How long does it take for toxoplasmosis to manifest?
It is unknown how long it takes for the sickness to manifest after coming into touch with an infected source. In one case when undercooked meat was the source of an outbreak, the illness took 10 to 23 days to manifest. Five to twenty days after the initial epidemic, another one brought on by contact with contaminated cat feces occurred.
What is the toxoplasmosis treatment?
Medical advice should be sought if infection is suspected. The need for and the length of treatment depends on the severity of the infection or the possibility of damage to vital organs. Toxoplasmosis is treated primarily with antibacterial and anti-parasitic drugs for about four weeks. Laboratories can perform blood and tissue tests to confirm infection with Toxoplasma gondii.
What occupations are at risk?
Sources of occupational infection include contact with infected raw meat, infected animals, contaminated soil or water, or contact with contaminated cat feces. Laboratory personnel who have handled contaminated needles or glassware have also contracted toxoplasmosis. Toxoplasmosis is an occupational risk for: animal care workers including breeders, keepers, zoo attendants, veterinarians or their associates slaughterhouse workers, meat inspectors, line processors, butchers or cooks agricultural workers landscapers and gardener laboratory workers health care workers
How can we prevent toxoplasmosis?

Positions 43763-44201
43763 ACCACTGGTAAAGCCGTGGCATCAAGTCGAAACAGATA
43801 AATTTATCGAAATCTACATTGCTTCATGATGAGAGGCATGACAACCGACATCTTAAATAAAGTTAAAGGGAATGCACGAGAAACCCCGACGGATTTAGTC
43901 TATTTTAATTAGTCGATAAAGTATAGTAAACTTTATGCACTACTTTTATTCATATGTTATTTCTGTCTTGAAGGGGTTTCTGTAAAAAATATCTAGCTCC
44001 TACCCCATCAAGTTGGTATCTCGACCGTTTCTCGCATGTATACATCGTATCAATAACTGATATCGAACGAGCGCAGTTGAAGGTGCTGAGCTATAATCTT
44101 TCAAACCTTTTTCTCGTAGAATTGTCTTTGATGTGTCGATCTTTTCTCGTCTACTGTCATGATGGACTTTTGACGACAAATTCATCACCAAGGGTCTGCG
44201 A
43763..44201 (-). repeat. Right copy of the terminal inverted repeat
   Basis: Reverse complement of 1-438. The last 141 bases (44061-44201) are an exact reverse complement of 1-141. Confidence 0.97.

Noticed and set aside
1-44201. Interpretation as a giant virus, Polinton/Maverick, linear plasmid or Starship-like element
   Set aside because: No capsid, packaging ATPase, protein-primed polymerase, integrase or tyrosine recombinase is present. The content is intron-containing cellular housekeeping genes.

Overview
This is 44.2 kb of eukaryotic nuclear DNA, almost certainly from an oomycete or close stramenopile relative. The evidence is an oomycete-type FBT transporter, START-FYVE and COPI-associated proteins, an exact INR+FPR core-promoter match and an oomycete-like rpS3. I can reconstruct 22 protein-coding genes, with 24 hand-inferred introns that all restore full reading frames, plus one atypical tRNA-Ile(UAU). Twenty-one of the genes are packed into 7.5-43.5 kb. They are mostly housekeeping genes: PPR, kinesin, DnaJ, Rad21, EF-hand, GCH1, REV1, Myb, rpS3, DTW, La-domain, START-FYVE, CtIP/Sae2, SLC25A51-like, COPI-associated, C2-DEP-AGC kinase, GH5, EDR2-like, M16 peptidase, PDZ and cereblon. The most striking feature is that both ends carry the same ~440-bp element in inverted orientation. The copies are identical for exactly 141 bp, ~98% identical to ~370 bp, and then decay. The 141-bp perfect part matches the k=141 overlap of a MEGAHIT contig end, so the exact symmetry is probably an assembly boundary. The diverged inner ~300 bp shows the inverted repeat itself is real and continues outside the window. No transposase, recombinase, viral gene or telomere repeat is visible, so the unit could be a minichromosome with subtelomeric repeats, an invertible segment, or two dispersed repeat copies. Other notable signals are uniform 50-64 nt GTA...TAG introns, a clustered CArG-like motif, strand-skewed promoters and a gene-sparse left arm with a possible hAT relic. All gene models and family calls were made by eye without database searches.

Animal Care Workers and Zoo Attendants Remove all feline feces daily. Dried litter should be disposed of without shaking. Flush feces down the toilet, carefully bag them for disposal, burn them or bury them deeply. Disinfect litter pans daily by scalding. Wear disposable gloves when handling litter boxes or working in soil or sand that is possibly contaminated with cat feces. Wash hands after removing gloves. House all members of the cat family in a separate room or building to prevent infecting other animals. Autoclave or heat to 70°C (for at least 10 minutes) any brooms, shovels and other equipment that have been used to clean cat cages or enclosures. Do not feed cats raw meat. If this is not possible, feed meat that has been previously frozen as it is less likely to be infected than fresh meat. Where practical, use and store equipment and tools for cleaning up cat feces in the area where cats are housed. Slaughterhouse Workers, Meat Inspectors, Line Processors, Butchers, Cooks and Others Contacting Raw Meat Where appropriate gloves when in contact with raw meat. Wash hands thoroughly with soap and water. Do not touch mouth and eyes when handling raw meat. Wash all cutting boards, knives, sink tops and other materials that come into contact with raw meat with soap and water. Control roaches or other insects that can come into contact with food or areas where food is prepared. They may transfer oocysts to uncovered food. Agricultural Workers Soil can be a source of transmission particularly if it is used by cats. Wash hands after working in the soil or after contacting animals. Confirm the cause of abortion in animals. Send the placenta, fetus and blood samples to a laboratory to confirm the presence of Toxoplasma gondii. Do not handle fetal membranes and dead fetuses with bare hands. Fetal material that is not sent to the laboratory should be buried or incinerated. Remove placentas and aborted material from access by cats or rodents as a potential source of further infection. Do not allow cats access to stored feed. Remove all cat feces from feed. Keep only adult barn cats by spaying females and driving new cats away. Adult cats are likely to have acquired resistance and are thus unlikely to shed oocysts in their feces. Landscapers and Gardeners Wear gloves to avoid exposure to Toxoplasma gondii when contacting soil contaminated with infected cat feces. Wash hands after removing gloves. Laboratory Workers Pregnant women should be discouraged from working with the Toxoplasma species. Protective clothing should be worn by workers exposed to contaminated materials. Contaminated clothing should be labelled with a biohazard warning and washed using laundry procedures for disinfection. Production and exposure to aerosols from animal tissues should be minimized. Acceptable laboratory techniques as outlined in """"Canadian Biosafety Handbook"""" should be used. Health Care Workers Transmission of the disease from contaminated human urine and feces has not been proven. As a precaution, always wear disposable gloves when handling patients who have poor bowel control. Wash hands and nails thoroughly with soap and water after removing gloves. General precautions Pregnant women should avoid cleaning litter pans and contact with cats of unknown feeding history. If no one else can clean the litter, wear disposable gloves and wash your hands with soap and water afterwards. Wear gloves when gardening or cleaning litter boxes. Wash your hands with soap and water after these activities, and before eating or drinking. Feed pet cats only dry, canned or cooked food. Try to keep pet cats indoors to discourage scavenging for food. Cover children’s sandboxes to keep cats from using it as a litter box. Eat meat that has been thoroughly smoked, cured or cooked. Wash fruit and vegetables before eating. Do not eat raw eggs. Do not drink unpasteurized milk or other dairy products."""